Making way were teenagers Tharika Sewwandi and Kavisha Dilhari, and the veteran pair of Prasadani Weerakkody and Udeshika Prabodhani. Weerakody and Prabodhani have played 93 T20Is and 106 ODIs between them, but poor form meant both players were left out of the playing XI by the end of the ODI series.

Following a forgettable T20 World Cup campaign in November, the Sri Lankan selectors had voiced their desire to give younger players a chance, which could bode well for Meththananda and the 17-year-old Umesha Thimashini.

Thimashini had been left out of the ODI squad but retained her place in the T20I setup where her offspin may be of more use. Meanwhile, Meththananda, who bowls right-arm medium-pace, has been part of several squads in the past is yet to get a game. With Sri Lanka’s bowlers having thus far struggled to trouble England to any reasonable extent, and with the team playing just one seamer in the final ODI, Meththananda may find herself with some game time this time around.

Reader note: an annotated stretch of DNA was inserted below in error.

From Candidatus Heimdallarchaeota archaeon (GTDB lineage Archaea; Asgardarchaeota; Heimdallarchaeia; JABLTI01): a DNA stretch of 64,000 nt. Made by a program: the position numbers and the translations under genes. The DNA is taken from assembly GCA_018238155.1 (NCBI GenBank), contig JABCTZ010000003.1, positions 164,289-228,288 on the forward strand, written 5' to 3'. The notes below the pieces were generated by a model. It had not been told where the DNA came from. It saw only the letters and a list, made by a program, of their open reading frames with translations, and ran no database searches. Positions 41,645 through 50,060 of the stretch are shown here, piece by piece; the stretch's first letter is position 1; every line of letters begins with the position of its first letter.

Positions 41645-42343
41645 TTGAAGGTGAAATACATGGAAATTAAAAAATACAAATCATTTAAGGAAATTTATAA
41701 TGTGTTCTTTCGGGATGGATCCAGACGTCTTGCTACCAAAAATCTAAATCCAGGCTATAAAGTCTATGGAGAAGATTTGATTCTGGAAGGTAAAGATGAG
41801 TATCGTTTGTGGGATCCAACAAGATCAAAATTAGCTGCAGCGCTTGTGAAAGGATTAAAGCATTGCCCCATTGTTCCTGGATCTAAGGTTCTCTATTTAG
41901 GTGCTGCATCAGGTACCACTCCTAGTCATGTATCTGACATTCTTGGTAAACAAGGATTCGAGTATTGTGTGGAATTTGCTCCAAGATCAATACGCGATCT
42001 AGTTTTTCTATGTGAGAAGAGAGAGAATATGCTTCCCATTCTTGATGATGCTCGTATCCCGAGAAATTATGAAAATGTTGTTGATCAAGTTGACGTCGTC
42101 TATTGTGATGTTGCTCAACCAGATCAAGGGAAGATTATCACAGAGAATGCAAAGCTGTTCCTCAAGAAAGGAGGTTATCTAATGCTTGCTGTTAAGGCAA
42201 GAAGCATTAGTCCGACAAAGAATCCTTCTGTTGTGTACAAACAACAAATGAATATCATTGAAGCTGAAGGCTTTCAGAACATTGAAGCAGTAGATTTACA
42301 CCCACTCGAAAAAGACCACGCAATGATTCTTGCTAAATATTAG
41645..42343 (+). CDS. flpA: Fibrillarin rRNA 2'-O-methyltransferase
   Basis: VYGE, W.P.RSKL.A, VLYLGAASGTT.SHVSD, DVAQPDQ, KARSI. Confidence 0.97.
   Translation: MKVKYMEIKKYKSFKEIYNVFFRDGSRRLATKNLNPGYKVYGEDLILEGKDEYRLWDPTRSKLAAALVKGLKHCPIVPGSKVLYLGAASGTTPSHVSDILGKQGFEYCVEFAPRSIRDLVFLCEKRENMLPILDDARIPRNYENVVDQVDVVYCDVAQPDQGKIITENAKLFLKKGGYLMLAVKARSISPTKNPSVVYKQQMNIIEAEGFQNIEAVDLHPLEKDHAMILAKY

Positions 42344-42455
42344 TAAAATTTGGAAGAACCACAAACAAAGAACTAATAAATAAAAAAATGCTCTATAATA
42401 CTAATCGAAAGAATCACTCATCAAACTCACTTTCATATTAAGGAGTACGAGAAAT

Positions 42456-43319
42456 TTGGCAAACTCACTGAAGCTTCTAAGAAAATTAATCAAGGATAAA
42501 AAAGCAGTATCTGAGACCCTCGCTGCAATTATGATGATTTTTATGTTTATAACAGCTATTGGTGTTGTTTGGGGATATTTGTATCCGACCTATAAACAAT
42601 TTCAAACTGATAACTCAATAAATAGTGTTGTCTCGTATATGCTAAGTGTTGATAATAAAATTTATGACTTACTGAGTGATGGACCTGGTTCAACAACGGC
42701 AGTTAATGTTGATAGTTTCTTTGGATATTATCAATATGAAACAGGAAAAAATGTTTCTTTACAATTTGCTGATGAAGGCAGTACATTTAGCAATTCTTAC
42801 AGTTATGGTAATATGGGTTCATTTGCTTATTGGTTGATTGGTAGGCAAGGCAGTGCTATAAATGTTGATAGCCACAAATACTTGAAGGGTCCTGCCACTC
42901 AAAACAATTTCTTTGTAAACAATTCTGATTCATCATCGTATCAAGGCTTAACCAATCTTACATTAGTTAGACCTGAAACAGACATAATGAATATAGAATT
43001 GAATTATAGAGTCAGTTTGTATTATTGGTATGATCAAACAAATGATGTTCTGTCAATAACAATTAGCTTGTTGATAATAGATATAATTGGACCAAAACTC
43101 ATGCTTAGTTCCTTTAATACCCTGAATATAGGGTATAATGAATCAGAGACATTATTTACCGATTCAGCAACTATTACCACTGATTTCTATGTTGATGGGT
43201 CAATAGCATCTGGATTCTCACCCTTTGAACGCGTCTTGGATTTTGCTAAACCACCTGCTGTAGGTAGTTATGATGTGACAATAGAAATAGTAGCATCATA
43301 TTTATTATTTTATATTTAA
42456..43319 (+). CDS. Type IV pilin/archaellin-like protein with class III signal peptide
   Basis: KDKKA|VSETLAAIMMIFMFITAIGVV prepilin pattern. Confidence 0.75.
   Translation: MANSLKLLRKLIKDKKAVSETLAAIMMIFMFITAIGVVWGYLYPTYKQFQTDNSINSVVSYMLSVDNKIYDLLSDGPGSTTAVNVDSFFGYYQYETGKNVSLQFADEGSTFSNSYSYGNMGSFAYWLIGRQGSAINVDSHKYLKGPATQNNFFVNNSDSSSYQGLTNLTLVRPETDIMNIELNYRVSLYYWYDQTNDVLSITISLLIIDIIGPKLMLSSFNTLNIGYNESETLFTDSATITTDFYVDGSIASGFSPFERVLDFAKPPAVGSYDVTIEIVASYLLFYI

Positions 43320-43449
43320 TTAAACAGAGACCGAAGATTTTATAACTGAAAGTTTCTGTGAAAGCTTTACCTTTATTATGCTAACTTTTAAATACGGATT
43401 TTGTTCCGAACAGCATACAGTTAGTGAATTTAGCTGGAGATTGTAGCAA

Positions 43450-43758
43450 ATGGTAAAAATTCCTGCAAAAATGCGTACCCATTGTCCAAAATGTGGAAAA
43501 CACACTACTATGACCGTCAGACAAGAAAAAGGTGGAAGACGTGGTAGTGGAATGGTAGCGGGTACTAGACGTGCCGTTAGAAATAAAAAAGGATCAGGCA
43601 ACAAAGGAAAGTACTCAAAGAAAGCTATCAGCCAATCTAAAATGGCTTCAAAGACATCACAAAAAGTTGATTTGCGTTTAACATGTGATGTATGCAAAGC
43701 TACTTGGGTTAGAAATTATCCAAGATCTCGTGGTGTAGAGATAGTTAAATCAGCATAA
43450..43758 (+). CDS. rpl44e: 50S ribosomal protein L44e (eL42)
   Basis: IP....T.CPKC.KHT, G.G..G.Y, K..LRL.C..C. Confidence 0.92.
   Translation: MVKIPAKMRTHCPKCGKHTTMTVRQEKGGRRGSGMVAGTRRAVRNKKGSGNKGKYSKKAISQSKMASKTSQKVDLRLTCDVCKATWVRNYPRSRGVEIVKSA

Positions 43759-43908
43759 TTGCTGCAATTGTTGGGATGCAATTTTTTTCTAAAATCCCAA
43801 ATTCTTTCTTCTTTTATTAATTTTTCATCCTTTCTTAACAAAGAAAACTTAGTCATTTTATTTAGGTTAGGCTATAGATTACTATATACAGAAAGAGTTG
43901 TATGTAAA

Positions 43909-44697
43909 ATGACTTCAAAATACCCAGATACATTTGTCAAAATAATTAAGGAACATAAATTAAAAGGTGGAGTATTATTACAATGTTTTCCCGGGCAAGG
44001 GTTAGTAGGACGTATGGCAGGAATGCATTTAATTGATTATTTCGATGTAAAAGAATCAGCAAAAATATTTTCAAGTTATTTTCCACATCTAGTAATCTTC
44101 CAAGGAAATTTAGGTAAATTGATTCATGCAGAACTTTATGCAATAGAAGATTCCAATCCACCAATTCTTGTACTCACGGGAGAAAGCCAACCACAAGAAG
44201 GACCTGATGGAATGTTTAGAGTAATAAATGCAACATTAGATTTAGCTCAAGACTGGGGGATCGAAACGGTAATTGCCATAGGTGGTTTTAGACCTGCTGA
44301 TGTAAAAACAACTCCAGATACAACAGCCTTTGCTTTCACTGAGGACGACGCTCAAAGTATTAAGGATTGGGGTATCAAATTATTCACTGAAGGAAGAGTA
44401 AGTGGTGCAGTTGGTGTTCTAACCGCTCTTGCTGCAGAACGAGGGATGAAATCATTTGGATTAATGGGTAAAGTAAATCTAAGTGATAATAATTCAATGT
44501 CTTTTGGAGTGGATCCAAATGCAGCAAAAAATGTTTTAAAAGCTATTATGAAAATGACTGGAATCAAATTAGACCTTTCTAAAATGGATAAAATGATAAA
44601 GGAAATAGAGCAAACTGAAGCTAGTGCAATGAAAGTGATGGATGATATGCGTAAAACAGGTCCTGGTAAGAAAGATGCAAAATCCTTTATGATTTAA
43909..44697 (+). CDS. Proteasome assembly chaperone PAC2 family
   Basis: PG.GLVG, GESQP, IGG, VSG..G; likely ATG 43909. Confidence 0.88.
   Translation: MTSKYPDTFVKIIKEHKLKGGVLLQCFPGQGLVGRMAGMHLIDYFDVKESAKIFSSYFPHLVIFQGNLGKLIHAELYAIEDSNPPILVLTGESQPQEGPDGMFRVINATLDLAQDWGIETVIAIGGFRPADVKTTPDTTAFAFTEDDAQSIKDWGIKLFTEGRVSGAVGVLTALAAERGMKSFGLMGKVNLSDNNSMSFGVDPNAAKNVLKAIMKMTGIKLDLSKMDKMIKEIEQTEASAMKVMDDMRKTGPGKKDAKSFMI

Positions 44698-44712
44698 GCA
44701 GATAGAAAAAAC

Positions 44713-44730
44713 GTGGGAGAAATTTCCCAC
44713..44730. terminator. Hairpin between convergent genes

Just like their ODI record, Sri Lanka’s T20I record against England is not promising. The two sides have faced each other five times in T20Is with England emerging winners on each occasion.

All three T20Is will be played at the P Sara Oval.

Squad: Chamari Atapattu (capt), Umesha Thimashini, Anushka Sanjeewani, Hansima Karunaratne, Hasini Perera, Sugandika Kumari, Harshitha Samarawickrema, Sashikala Siriwardena, Nilakshi De Silva, Inoshi Priyadarshani, Imalka Mendis, Achini Kulasooriya, Madushika Meththananda, Inoka Ranaweera, Oshadi Ranasinghe